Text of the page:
“I can’t believe you aren’t creating video; it is 2019?!?!?”
Sound familiar? The cry of Chicken Little telling you the sky is falling if you don’t start making video. Here is the thing, Chicken Little isn’t lying the sky IS falling.
It is easy to dismiss the move to video in the digital ecosystem, but the data says otherwise. Mobile video consumption increases annually by 100% (HubSpot) YouTube is the second most popular site behind Google with a staggering 1 billion hours of videos consumed per day. Viewers retain MORE of your message (95%) when it is given to them in video than when it is in text form, just the word video increases email open rates when it is in the subject line and Facebook predicts by 2021, less than two years from today, the newsfeed will be filled with only video.
However, statistics are just part of this equation. Humans are visual creatures and content that stimulates the user in multiple facets can be a powerful tool in your media mix. So, if you are ready to jump into the world of video here are a few things to consider, the first of which is why?
Why are you making this piece of content? Who is it for? What it is intended to do? I talk to a lot of people who are making video so that it will go “viral” or be “sharable” when the more nuanced understanding of that content should be to create a video that is worthy of being shared instead of the goal being sharable. The difference is that the video was created with the end user in mind, not the goal of views.
This is where storytelling comes in, at the root of ALL great video content is a story. If you don’t have this, you have a commercial, which there is a place for, but that is not the type of video consumers are scrambling to share with friends. If you are looking to create a community around content, it has to have a story.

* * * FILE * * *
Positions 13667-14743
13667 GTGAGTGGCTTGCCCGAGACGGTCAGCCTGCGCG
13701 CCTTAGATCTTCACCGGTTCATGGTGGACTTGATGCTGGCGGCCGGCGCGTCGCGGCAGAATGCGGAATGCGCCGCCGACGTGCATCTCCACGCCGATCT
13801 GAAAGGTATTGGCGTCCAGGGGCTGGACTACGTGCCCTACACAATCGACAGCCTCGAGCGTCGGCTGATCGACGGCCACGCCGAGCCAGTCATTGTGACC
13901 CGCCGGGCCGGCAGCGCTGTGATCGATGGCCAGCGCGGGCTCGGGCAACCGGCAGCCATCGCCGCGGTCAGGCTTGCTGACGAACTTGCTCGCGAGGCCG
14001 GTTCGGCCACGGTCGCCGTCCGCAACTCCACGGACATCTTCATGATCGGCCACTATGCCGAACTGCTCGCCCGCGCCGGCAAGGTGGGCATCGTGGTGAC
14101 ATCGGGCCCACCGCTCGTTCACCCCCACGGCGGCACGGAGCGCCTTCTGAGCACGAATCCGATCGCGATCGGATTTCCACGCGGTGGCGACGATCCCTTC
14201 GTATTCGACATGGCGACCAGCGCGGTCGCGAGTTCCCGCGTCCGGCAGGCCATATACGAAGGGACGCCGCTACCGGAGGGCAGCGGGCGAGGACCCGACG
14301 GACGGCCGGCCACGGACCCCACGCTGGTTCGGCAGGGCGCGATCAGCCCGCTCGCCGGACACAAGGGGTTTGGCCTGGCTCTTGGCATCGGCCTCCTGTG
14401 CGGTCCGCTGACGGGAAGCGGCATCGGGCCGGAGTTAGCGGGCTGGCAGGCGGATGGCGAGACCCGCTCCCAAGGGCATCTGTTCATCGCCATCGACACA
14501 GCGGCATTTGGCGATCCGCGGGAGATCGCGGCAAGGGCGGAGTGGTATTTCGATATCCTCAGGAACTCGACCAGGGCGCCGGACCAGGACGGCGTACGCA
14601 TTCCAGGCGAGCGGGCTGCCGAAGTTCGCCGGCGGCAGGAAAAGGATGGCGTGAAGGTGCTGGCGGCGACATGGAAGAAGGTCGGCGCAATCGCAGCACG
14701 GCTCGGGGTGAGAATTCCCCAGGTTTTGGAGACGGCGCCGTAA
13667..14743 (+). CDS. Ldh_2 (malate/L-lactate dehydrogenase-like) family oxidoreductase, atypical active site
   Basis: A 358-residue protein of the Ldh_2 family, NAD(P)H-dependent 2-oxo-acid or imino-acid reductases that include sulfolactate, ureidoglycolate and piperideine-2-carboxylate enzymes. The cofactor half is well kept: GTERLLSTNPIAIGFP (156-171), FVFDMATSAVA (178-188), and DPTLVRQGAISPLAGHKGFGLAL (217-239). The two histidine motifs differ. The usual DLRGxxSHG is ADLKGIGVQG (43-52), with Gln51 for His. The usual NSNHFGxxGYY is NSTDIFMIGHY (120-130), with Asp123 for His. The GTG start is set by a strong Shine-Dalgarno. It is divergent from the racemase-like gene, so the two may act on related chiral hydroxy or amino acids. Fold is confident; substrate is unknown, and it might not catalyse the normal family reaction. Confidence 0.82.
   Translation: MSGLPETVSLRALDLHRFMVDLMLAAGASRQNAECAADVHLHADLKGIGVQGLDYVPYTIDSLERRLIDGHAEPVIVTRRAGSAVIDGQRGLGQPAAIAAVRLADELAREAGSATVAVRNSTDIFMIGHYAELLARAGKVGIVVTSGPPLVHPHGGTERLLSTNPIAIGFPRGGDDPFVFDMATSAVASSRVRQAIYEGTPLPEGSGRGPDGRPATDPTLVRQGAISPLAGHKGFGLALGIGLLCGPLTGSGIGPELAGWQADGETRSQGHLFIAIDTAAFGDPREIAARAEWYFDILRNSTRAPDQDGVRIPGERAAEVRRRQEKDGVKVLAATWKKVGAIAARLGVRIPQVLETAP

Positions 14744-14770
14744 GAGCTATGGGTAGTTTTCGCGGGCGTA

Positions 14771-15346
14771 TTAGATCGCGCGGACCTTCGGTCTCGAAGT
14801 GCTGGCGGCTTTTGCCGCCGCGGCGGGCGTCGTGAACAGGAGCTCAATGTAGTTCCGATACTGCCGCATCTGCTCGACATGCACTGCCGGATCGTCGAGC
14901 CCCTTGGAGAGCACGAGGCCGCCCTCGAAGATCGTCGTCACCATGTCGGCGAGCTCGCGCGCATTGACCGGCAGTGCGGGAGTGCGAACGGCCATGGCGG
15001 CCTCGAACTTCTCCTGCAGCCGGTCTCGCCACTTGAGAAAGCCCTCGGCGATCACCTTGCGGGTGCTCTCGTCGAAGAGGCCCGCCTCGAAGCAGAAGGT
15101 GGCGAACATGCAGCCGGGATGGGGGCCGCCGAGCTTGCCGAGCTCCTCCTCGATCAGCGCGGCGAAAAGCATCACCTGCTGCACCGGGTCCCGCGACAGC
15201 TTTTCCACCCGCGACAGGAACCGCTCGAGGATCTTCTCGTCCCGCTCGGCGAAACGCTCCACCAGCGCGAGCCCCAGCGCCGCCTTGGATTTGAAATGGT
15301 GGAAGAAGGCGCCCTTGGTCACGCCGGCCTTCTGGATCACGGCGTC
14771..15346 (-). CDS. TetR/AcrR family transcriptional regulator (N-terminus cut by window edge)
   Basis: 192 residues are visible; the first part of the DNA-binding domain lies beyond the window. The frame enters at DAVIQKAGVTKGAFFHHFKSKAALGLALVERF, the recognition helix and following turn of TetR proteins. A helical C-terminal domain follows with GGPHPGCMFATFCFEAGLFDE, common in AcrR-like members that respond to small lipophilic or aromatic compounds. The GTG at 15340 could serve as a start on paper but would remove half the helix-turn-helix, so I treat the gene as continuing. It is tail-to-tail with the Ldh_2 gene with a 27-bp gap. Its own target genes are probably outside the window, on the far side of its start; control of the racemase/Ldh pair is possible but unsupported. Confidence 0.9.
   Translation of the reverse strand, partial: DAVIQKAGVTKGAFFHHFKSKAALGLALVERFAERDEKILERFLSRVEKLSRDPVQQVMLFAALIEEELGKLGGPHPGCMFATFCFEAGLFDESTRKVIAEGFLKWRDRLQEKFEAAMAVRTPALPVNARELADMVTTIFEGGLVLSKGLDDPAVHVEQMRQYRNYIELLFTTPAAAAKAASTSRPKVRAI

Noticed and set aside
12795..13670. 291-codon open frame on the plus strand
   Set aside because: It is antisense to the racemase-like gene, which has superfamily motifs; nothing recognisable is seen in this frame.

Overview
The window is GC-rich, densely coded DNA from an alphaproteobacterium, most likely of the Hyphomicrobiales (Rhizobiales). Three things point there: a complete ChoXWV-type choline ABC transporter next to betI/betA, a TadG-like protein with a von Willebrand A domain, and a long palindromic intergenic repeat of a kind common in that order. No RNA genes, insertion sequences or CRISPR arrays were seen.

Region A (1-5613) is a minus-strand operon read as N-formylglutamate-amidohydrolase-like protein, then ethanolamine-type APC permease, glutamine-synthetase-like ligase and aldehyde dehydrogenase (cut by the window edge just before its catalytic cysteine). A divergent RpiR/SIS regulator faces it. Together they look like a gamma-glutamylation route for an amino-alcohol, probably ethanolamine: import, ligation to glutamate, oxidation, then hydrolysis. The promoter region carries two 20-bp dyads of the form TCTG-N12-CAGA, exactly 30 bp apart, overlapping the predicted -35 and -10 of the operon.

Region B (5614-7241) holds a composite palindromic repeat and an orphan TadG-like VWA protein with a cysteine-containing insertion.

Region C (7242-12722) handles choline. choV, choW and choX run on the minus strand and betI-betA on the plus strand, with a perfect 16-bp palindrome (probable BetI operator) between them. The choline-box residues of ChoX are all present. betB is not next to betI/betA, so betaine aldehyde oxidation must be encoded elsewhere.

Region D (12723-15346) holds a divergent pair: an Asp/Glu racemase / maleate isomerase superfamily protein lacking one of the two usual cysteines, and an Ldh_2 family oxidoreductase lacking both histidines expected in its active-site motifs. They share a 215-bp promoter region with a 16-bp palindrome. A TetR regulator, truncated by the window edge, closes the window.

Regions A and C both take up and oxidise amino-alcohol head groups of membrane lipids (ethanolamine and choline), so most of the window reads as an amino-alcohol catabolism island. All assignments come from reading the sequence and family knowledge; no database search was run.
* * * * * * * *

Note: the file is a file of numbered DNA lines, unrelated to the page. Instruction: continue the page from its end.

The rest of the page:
Recently Apple released a 3-minute story that illustrates this. The purpose was to show how their products seamlessly integrate with one another making your work easier. But even that sentence is so boring you might have jumped to another piece of content. So a commercial with that at its backbone would not connect to any customer Apple wants to speak to. Instead, what if I said the video is about a band of rag-tag employees who are given the opportunity of a lifetime, to pitch their idea to the head of their organization. This pitch will, if it goes well – will change their lives, and Pizza. Now, you’re interested. Now we can make the products accomplices to the story we are telling. A story that anyone who works in an office environment can relate to:
A story at its simplest form is a beginning, a middle, and end, there are 4-part versions of a story, the Shakespearian 5-part story, there has even been a resurgence of the choose-your-own-adventure story with Netflix’s Bandersnatch, and You vs. Wild.
In the Apple video we are working with a 3-part story; There is the inciting incident (part one), the accident, the deadline of 48 hours (which is called the rising action, part two), and then the conclusion as our heroes ascend the elevator to change pizza and their lives forever (part three.) In that 3-minute story Apple shows 13 different products that help pull the story together and act like the cobbler’s elves making sure the shoes get done on time – or in this case the pizza box. It is a brilliant way to use a story to spotlight products without being pushy.
This is why story is so powerful and when you combine it with the visual of video you create a sublime customer experience that they want to share (increasing the reach and value of your product spotlights).
You have a “why” and you have created a story for your video, now where does it go? In another blog entry, we walk through a more detailed explanation but for now understand we are NOT using that video asset one time. In fact, unless we are talking about Instagram Stories or Snapchat, we are not creating single serving content.